When it comes to the facts and figures of health and wellness, I like to question pretty much everything. Nowadays, with access to the “up-to-the-second-latest” world encyclopedia (Google) at our fingertips, it can be challenging knowing what advice to follow. While I’ll take people’s word on some crazy experiences (cliff/sky diving/alligator wrestling), I prefer to gain personal experience when it comes to health and fitness. By trial end error, my goal is to create the healthiest lifestyle possible for myself. I’ve experienced my fair share of successes and failures, which have all helped me gain a better understanding of what really works. Having actually lived it, also makes it much easier for me to truly relate to my client’s journeys.
There is certain advice in particular out there that in my opinion are plain myths. In order to clear up these commonly held misconceptions I’m sharing my own personal experiences. Now remember these are my experiences and yours may be different. I am only sharing them in hopes of giving you a new perspective that can help point your wellness journey in the right direction.
So here we go, let’s look at five suggestions that contrary to popular belief I advice you take with a grain of salt:
1. The more you exercise, the better the results – This is one that I debate with people (nicely). I’ve personally found that the more I exercise the hungrier l am and the less benefits I seem to get. My food choices are worse, I crave junk food and I feel run down. It’s a hormonal response that is very hard to overcome. One or two heavy weight sessions a week along with active rest (playing, walking, biking) and a sprint in there is fine. The last thing you want to do is destroy yourself in a workout only to be lazy, rundown and hungry. Being what’s called an “active couch potato” is not what it’s all about. Go hard, but leave a little in the tank to function throughout the day.
2. You have to eat every few hours to thrive – The biggest game changer in my health journey has been the ability to fast. It echoes through my ears “you have to eat breakfast / eat every three hours / you’ll go into starvation mode”. Hog wash!! I could write a 2000-word blog on the myths and facts of fasting, but until you actually do it yourself, you will never know how good you feel and how little food you require to thrive. Being primal means to attain what is called metabolic flexibility. Our ancestors had no choice on what and when they ate so their bodies had to adapt to go without food for days and run on whatever food source there was available. When we mimic this in our lives, we gain control of our health. It’s feels AWESOME!!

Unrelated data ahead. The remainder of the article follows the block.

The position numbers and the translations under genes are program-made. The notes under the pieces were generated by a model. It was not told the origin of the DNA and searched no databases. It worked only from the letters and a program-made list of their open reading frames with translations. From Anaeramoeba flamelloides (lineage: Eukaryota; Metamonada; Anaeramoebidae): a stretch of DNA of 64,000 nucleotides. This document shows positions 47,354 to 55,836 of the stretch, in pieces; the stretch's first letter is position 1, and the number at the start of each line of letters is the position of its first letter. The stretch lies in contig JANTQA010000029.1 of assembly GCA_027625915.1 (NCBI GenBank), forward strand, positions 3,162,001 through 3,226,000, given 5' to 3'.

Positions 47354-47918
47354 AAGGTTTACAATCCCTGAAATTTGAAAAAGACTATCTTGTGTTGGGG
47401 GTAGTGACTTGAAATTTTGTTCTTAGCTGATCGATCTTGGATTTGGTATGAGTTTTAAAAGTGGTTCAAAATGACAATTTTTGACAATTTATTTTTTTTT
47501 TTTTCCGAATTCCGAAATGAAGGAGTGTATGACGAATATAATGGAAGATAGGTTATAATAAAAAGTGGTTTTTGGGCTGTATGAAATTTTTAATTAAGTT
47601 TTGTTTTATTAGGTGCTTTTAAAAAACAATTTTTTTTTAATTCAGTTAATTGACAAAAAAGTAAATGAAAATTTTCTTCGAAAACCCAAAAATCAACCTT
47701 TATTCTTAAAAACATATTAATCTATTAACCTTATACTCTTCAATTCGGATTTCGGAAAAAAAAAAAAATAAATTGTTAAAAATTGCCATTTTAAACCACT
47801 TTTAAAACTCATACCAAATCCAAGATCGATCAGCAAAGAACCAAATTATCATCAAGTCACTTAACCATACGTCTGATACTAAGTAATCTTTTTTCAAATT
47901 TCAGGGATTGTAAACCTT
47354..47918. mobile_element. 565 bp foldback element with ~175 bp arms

3. Fat loss supplements work – Oh the good old late night “pop a pill and lose weight fast” infomercial. Cracks me up over and over again and I fell for it. Over the past two decades I have spent so much $$ on fat burners, meal replacement shakes, metabolism stimulants, testosterone boosters, etc. it’s embarrassing. Sure, some show promise with their “clinical studies” and “pharmaceutical grade ingredients” and they might have even worked a bit, but all I really lost was cash!! Typically, they are filled with stimulants (natural or not) or some fat metabolizer chemical that does more harm to your system than good. Save your money and pass on the burners.
4. You need lots of carbs – Right off the hop I have to say that carbohydrates are not a bad or scary thing. I find having some good carbs (sweet potato or fruit) before bed helps me sleep better and helps with my strength training the next day. Problem is we eat way too much of them and the wrong kinds plus we’ve been told to depend on them for energy and weight loss. I probably average around 100 grams of carbs a day which is a far cry from the 250 grams plus the average person eats (I used to eat). Limiting carbohydrates keeps the insulin in check and allows the body to access its fat storages for fuel. Drop the carbs, drop the fat.
5. A strict diet is essential – If it was, I’d be in very big trouble. A strict diet for me is nearly impossible. Unless it was a matter of life or death, then maybe I’d consider it, but for now I love to eat! If there’s a dinner party and the food looks amazing, I will indulge. Life has to be lived and for me if I was self-limiting because I worried about my waistline all the time, well I better get some mental coaching. If I eat like crap for a meal or five, I just have to reset and get back on track. Maybe a heavy weight session or a 24 hour fast will be in order. Being selective and structured is one thing, but too strict is just stressful to me. Life is stressful enough, there’s no reason to make it worse.
The journey of health and wellness is a daily decision. I have to wake up and tell myself to be the best student I can be for my benefit and in turn the best coach for the benefit of my clients. Experience is the best teacher. I have a hard time trying to follow someone’s suggestions or directives if they haven’t experienced the journey themselves.